Saturday, 30 August 2008

HAKUCHI/The Idiot (1951)

Kurosawa turned this film in at 260 minutes and the studio cut it by 100 minutes. Most of the cuts come in the first half of the movie. It is a tribute to Akira Kurosawa that the film is still very watchable and, indeed, still makes sense. In his introduction to the film Alex Cox tells the rather sad story that towards the end of his life Kurosawa returned to the same studio to make another film and spent much of his spare time in the studio film vaults opening unlabeled cans of film, trying to find the cut footage from THE IDIOT. I've never really been into Dostoevsky and have not read the novel on which the film is based. In this case it is probably an advantage. It is not my favourite Kurosawa but it's not my least favourite either (I've never been over fond of his THE BAD SLEEP WELL) and there is much to admire in this story of a traumatised man who finds that he cannot lie. Performances are top notch as usual with lead actress Setsuko Hara outstanding as the femme fatale loved by the idiot of the title (brilliantly played by Masayuki Mori) and his cynical friend played by Toshiro Mifune. The great Takashi Shimura has a supporting role. Beautifully shot in the snowy north of Japan the film looks almost gothic at times (particularly Mifune's decaying mansion). Not a masterpiece (although maybe that is not Kurosawa's fault) but obviously very personal to the director and, as such, a must for his admirers. Rating ***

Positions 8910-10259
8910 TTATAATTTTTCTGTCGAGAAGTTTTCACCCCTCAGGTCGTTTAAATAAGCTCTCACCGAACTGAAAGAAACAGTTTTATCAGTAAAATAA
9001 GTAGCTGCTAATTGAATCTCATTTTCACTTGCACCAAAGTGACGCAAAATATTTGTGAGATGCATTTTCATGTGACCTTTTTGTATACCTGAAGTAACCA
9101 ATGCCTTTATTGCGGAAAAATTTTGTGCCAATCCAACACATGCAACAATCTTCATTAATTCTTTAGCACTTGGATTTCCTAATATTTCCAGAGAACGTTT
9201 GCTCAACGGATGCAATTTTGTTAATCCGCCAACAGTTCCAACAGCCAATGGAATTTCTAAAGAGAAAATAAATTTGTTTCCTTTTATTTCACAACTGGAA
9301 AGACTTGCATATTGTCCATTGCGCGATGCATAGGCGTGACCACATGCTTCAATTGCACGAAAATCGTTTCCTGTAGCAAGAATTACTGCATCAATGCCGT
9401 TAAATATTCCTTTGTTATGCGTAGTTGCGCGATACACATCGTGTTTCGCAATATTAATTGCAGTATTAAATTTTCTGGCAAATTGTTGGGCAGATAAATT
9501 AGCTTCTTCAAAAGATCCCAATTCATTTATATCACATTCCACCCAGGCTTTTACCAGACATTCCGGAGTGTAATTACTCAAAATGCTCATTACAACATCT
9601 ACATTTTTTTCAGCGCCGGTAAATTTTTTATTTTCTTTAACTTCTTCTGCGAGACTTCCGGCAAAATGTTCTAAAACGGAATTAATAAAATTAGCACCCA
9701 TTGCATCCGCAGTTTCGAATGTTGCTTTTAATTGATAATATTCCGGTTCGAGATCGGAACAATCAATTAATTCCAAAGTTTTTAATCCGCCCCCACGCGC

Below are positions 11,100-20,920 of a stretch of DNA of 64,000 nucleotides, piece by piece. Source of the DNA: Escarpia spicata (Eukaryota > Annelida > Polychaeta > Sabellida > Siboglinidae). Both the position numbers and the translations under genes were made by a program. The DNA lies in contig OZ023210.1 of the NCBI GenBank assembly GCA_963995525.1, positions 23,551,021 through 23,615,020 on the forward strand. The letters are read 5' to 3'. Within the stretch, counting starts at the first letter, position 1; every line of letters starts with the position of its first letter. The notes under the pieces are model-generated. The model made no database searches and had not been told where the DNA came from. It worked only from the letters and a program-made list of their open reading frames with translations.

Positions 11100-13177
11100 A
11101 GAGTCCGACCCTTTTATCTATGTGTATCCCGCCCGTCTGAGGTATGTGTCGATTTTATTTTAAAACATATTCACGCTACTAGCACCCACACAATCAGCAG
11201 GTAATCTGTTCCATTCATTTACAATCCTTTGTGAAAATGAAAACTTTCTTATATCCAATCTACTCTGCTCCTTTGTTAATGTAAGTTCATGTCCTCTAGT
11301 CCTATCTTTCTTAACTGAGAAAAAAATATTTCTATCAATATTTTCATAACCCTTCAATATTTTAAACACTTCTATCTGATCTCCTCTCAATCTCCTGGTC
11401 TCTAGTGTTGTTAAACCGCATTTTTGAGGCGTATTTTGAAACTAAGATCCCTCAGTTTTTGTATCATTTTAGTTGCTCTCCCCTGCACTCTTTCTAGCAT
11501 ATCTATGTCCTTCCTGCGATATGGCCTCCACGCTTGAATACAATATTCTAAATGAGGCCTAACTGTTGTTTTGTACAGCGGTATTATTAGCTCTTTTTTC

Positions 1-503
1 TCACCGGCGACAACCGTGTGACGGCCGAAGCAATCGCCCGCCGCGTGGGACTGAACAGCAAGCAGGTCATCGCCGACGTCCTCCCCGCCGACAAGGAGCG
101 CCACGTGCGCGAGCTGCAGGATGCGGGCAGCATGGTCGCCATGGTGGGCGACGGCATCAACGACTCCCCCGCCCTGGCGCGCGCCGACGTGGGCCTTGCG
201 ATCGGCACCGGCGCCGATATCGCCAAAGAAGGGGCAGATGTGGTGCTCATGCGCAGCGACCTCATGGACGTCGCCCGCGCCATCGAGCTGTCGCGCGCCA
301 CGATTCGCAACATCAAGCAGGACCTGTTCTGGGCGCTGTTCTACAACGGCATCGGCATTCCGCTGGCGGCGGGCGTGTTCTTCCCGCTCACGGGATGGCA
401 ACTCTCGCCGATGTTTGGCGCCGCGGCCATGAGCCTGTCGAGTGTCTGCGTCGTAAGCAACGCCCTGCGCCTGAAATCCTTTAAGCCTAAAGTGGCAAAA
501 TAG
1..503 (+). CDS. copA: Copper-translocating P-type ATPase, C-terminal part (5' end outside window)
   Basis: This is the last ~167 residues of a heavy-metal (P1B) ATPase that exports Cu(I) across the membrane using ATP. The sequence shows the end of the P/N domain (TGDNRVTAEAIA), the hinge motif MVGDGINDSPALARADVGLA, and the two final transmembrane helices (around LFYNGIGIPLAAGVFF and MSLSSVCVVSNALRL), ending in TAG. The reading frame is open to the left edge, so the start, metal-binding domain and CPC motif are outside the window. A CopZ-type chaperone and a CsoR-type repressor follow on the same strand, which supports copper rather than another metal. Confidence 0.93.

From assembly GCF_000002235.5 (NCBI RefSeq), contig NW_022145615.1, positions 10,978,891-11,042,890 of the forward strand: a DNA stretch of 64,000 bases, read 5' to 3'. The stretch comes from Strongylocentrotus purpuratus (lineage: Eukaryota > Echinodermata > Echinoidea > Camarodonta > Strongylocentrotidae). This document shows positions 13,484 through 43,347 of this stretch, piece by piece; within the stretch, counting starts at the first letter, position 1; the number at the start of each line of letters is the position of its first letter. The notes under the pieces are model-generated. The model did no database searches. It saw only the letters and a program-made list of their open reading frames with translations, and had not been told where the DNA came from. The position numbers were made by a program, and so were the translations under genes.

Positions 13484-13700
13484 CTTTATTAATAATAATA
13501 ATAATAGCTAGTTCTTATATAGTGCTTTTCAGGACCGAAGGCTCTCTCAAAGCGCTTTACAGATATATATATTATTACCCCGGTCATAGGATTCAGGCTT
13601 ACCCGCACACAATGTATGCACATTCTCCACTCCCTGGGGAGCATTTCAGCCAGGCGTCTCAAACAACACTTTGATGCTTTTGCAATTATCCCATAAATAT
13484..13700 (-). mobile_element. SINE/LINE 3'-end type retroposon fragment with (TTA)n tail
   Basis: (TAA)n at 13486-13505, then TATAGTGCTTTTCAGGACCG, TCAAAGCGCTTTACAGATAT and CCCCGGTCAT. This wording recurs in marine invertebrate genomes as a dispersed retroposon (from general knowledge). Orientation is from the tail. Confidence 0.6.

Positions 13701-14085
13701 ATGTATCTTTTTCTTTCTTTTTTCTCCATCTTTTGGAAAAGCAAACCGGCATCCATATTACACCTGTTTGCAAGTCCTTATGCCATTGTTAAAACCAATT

1 comment:

Cerpts said...

Just the thought of the old maestro sadly searching film cans for his cut footage is shameful. The snowy climes and gothic trappings make this one sound worth seeing for all the reasons you mentioned.